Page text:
The strictest abortion law in the country was just temporarily blocked

The law bans women from getting abortions as soon as a fetal heartbeat can be detected, which is long before many know they're pregnant.

The strictest abortion law in the United States is on hold — for now.

A judge ruled Friday to block the Iowa law, which essentially bans women from getting abortions after six weeks of pregnancy, as a lawsuit over its constitutionality winds its way through the courts. Lawyers representing Iowa agreed to the temporary hold on the law, which was scheduled to go into effect July 1.

Technically, the law would ban women from getting abortions as soon as a fetal heartbeat can be detected. But that can be as early as six weeks into a pregnancy, which is long before most women even know they’re pregnant.


Planned Parenthood of the Heartland and the Emma Goldman Clinic sued Iowa just days after state lawmakers passed the ban in May. But the legal challenge was far from unexpected.

In fact, conservative legislators hope the fight over the law will travel all the way to the Supreme Court and upend Roe v. Wade, the landmark 1973 Supreme Court decision that legalized abortion.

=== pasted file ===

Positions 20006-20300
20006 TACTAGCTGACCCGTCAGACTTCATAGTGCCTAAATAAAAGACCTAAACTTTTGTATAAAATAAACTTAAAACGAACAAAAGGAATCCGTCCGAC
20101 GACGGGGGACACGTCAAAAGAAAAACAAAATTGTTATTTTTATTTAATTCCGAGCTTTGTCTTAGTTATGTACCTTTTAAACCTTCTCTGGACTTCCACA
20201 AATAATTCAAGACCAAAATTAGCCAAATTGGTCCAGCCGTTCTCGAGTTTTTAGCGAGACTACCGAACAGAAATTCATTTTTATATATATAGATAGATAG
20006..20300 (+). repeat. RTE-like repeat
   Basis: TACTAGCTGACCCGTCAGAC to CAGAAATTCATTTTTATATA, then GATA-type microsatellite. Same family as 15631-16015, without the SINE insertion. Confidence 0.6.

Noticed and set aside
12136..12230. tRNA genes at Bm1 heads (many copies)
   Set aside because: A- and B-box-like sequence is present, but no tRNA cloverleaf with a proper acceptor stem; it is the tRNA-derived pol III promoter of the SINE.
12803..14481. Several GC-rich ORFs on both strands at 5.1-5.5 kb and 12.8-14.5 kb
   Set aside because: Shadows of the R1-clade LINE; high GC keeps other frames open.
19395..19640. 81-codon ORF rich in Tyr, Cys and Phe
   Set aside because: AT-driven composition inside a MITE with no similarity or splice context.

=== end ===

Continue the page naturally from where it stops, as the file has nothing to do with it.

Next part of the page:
“We at the state legislatures, especially Republican-controlled legislatures, have a responsibility to kind of reload,” Republican state Sen. Rick Bertrand told the New York Times shortly after voting for the law. “We need to create vehicles that will allow the Supreme Court possibly to reach back and take this case, and to take up an anti-abortion case.”

Interestingly, Planned Parenthood’s lawsuit was filed in Polk County District Court, a state court, and argues that the ban is unconstitutional under Iowa’s state constitution. That move, as the Des Moines Register pointed out, may be an effort to keep the case out of the purview of the U.S. Supreme Court, which cannot review state supreme court decisions that tackle challenges to state constitutions.

Cover image: Planned Parenthood supporters rally outside the Iowa Capitol Building, Friday, May 4, 2018, in Des Moines, Iowa. (AP Photo/Barbara Rodriguez)